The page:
Consent forms are a difficult thing, do you send the parents/guardian a copy of the intended exercie/activity and the risk assesments so that they can make an ‘informed choice’ whether little Johnny/Jenny can take part.
Imagine something going wrong and their is injury or death and the comment coming back, ‘you never told us the risks when signing the form’.
People sign all sorts of things - that doesn’t mean they are worth anything.
The law is clear - It says that you cannot get someone to sign away your liability for death or personal injury through negligence.
This isn’t something new - a reflection of the modern world and the influence of American litigation culture… It’s been ratified in law this way for the past 42 years.
So parent signs your “no comeback on the ATC” waiver and sends Little Johnny off on your unauthorised event.
You don’t really know what you’re doing and little Johhny breaks himself. You are negligent… and that “waiver” isn’t worth the paper it was written on.
The very best it might be worth is to remove liability from the ATC and place it squarely on the individual who foolishly ran the event without top cover.
The idea that one can get parents to sign a waiver is still scarily prevalent.
It doesn’t work like that. We still owe them a duty of care and the parent, and indeed the cadet themself, still has a legitimate expectation that we are going to look after them.
Anyone who runs an unauthorised activity, especially one of increased risk (which is where these “waivers” were/are routeinly employed) is a total fool! They are personally liable if anything goes wrong.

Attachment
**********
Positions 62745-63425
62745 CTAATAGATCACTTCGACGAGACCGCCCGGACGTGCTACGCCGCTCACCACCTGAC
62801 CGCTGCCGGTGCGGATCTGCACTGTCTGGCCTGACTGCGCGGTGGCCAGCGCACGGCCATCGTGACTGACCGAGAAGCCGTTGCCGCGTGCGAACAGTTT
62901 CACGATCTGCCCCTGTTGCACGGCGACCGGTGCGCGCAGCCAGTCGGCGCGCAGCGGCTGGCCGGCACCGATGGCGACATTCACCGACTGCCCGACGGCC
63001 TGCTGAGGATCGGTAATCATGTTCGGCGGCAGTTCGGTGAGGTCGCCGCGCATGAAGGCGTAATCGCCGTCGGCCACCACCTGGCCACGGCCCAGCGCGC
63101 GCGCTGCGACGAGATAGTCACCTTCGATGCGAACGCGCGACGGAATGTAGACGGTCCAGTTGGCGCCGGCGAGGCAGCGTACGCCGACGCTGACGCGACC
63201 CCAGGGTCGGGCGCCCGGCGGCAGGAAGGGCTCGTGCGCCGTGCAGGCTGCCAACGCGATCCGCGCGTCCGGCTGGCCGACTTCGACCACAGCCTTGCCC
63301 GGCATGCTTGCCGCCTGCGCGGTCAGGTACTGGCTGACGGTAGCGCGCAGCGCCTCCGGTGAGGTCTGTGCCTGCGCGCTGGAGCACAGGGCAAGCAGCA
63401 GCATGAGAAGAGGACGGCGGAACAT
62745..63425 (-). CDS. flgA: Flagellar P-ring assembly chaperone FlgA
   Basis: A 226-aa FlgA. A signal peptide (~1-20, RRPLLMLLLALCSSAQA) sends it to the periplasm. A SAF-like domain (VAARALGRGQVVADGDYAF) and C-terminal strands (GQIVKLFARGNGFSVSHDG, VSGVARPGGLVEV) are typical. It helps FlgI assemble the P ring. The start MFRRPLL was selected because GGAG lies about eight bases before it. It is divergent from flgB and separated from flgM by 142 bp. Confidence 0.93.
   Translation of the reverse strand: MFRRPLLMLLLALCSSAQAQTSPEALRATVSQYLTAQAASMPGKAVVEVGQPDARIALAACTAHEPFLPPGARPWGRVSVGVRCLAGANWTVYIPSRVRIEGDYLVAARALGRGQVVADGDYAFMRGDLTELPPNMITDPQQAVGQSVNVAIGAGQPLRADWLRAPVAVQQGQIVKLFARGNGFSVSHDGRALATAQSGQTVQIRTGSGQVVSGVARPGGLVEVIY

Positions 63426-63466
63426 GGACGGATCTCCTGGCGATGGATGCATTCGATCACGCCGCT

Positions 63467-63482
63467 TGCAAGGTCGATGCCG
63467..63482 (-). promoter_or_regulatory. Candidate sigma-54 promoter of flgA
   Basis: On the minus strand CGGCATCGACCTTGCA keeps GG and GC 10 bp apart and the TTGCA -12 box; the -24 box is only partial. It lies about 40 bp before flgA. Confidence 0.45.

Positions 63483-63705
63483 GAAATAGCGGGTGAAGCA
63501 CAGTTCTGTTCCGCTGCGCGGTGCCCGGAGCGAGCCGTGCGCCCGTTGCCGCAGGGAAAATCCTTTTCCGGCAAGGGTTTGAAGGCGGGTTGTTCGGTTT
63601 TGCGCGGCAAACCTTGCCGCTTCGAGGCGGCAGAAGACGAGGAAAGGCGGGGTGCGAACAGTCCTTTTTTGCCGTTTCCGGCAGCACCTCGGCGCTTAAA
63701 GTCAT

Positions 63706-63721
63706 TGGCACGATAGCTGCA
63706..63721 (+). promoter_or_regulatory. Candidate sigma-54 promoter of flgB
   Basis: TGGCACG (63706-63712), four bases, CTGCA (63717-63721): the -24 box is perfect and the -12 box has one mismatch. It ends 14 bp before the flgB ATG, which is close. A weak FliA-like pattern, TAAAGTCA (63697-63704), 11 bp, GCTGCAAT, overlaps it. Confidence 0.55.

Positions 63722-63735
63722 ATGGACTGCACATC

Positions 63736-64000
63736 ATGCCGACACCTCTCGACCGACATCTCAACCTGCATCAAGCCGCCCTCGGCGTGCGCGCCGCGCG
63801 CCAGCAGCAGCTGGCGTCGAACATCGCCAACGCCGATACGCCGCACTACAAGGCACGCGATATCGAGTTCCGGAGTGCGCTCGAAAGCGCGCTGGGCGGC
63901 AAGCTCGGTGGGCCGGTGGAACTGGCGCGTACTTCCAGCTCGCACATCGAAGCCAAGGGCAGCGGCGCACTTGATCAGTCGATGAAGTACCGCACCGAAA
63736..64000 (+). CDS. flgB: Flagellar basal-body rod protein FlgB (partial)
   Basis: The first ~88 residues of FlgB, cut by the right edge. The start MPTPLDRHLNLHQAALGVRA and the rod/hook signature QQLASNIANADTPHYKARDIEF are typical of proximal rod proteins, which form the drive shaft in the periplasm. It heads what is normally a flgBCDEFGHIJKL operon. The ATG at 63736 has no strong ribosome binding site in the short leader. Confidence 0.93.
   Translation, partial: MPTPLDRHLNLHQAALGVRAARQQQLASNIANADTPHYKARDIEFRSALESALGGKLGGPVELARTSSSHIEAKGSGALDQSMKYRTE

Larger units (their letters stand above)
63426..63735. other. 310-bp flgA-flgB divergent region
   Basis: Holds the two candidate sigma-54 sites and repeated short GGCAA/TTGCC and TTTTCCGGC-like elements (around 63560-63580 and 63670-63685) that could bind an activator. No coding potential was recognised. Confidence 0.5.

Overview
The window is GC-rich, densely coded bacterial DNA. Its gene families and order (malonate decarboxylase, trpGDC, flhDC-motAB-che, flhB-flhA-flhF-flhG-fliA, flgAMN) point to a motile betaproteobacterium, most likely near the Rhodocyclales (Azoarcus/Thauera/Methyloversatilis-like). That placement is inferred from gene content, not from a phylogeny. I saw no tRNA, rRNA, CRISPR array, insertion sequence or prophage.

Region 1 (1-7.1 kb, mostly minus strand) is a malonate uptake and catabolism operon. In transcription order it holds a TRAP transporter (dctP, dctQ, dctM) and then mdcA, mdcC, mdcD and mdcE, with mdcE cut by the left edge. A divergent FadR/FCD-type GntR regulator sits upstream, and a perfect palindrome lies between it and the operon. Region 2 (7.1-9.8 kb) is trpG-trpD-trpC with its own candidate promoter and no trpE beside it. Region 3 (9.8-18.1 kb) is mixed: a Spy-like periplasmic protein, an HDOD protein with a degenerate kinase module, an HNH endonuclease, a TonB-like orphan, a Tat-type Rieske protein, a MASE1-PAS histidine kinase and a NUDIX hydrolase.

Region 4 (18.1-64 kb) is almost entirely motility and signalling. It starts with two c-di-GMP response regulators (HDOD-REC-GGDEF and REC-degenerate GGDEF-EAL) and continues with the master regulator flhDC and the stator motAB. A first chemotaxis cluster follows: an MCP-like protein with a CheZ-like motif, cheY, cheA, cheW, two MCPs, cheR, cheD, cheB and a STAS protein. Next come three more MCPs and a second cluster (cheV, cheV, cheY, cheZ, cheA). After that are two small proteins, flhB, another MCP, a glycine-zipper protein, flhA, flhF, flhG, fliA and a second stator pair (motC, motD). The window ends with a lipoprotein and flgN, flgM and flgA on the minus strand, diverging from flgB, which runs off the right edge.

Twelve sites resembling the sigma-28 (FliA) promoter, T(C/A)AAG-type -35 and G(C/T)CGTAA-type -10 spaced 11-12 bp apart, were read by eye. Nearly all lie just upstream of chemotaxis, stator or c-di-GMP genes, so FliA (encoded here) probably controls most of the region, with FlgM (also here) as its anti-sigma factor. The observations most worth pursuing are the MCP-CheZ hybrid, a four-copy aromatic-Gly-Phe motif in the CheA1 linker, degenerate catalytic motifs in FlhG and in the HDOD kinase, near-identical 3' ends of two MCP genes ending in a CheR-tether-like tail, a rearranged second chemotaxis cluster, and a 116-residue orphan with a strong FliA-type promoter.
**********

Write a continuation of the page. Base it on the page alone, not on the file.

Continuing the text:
Not even individuals who run their own outdoor activities take personal liability - they have insurance.
As a CFAV who just didn’t bother to follow the rules you’d have absolutely NOTHING. No top cover, no insurance… You’d be in the dock facing prison, compensation, and very hefty fines.
The reason we aren’t permitted to “do our own thing” is two fold:
To protect our CFAVs - if it’s properly authorised and run in accordance with that authorisation then they are protected from personal liability.
But primarily it’s to protect our cadets! By requiring proper authorisation we can reasonably ensure that the event will be run properly and safely by people who know what they’re doing and thus we are doing our best to keep our cadets safe.
You really might want to think about all of that Instead of grumbling about “the good old days”.
Does anyone offer ATC personnel the sort of insurance scheme that CCFA offers for CCF? It is explicitly designed to fill the gap where the MOD disowns liability as the activity wasn’t properly authorised, and school insurance disowns liability because it was a CCF activity not on school premises (e.g. training areas or ranges). It’s pretty broad:
when on CCF duty or commuting to or from CCF duty, training, games, and related social activities whilst on duty, or business connected with the Combined Cadet Force
which would cover the classic bowling trip, for example.
Nothing quite like that.
We have no cover at all where an activity isn’t properly authorised.
There is an optional personal insurance scheme offered. Three additional tiers of cover (beyond the basic which everyone gets as a member of the Corps) which CFAVs, CivCom members, and 16+ cadets can take out personally. Or indeed they are free to choose their own cover.
But it’s intended for personal injury rather than liability.
The list of authorised activities in ACP 300 is two-part.
Part 1 - covered by MOD Indemnity (for liability) and ATC Insurance for personal injury;
and Part 2 - where participants are covered by ATC insurance for personal injury but where there is no MOD indemnity. In this case the activity provider must have public liability cover.
Ten Pin Bowling is included in part 2. So, provided that the Sqn has the appropriate SMS event in place, it will all be authorised. Cadets and staff will be covered for personal injury under the ATC insurance but the staff will have to confirm that the bowling alley has public liability insurance in place.